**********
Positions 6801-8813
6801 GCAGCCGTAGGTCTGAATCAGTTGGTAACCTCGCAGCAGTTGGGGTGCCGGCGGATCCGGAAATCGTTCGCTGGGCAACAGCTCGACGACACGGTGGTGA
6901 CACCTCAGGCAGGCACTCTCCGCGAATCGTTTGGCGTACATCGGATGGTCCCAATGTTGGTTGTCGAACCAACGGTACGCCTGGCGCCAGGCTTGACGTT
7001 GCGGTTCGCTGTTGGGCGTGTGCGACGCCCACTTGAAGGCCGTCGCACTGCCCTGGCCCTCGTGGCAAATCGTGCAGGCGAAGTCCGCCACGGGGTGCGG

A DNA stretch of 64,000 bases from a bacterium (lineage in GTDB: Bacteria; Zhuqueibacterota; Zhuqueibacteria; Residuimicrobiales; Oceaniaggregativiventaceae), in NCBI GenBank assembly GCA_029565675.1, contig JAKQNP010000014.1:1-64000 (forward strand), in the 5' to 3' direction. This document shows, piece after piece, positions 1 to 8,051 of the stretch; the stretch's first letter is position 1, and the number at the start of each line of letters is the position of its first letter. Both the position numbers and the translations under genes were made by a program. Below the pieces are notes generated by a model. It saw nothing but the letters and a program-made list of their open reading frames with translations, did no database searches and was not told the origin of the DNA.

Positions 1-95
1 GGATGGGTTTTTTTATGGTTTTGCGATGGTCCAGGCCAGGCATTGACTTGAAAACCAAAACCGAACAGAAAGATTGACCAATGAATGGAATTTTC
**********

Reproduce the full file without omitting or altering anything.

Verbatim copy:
Positions 6801-8813
6801 GCAGCCGTAGGTCTGAATCAGTTGGTAACCTCGCAGCAGTTGGGGTGCCGGCGGATCCGGAAATCGTTCGCTGGGCAACAGCTCGACGACACGGTGGTGA
6901 CACCTCAGGCAGGCACTCTCCGCGAATCGTTTGGCGTACATCGGATGGTCCCAATGTTGGTTGTCGAACCAACGGTACGCCTGGCGCCAGGCTTGACGTT
7001 GCGGTTCGCTGTTGGGCGTGTGCGACGCCCACTTGAAGGCCGTCGCACTGCCCTGGCCCTCGTGGCAAATCGTGCAGGCGAAGTCCGCCACGGGGTGCGG

A DNA stretch of 64,000 bases from a bacterium (lineage in GTDB: Bacteria; Zhuqueibacterota; Zhuqueibacteria; Residuimicrobiales; Oceaniaggregativiventaceae), in NCBI GenBank assembly GCA_029565675.1, contig JAKQNP010000014.1:1-64000 (forward strand), in the 5' to 3' direction. This document shows, piece after piece, positions 1 to 8,051 of the stretch; the stretch's first letter is position 1, and the number at the start of each line of letters is the position of its first letter. Both the position numbers and the translations under genes were made by a program. Below the pieces are notes generated by a model. It saw nothing but the letters and a program-made list of their open reading frames with translations, did no database searches and was not told the origin of the DNA.

Positions 1-95
1 GGATGGGTTTTTTTATGGTTTTGCGATGGTCCAGGCCAGGCATTGACTTGAAAACCAAAACCGAACAGAAAGATTGACCAATGAATGGAATTTTC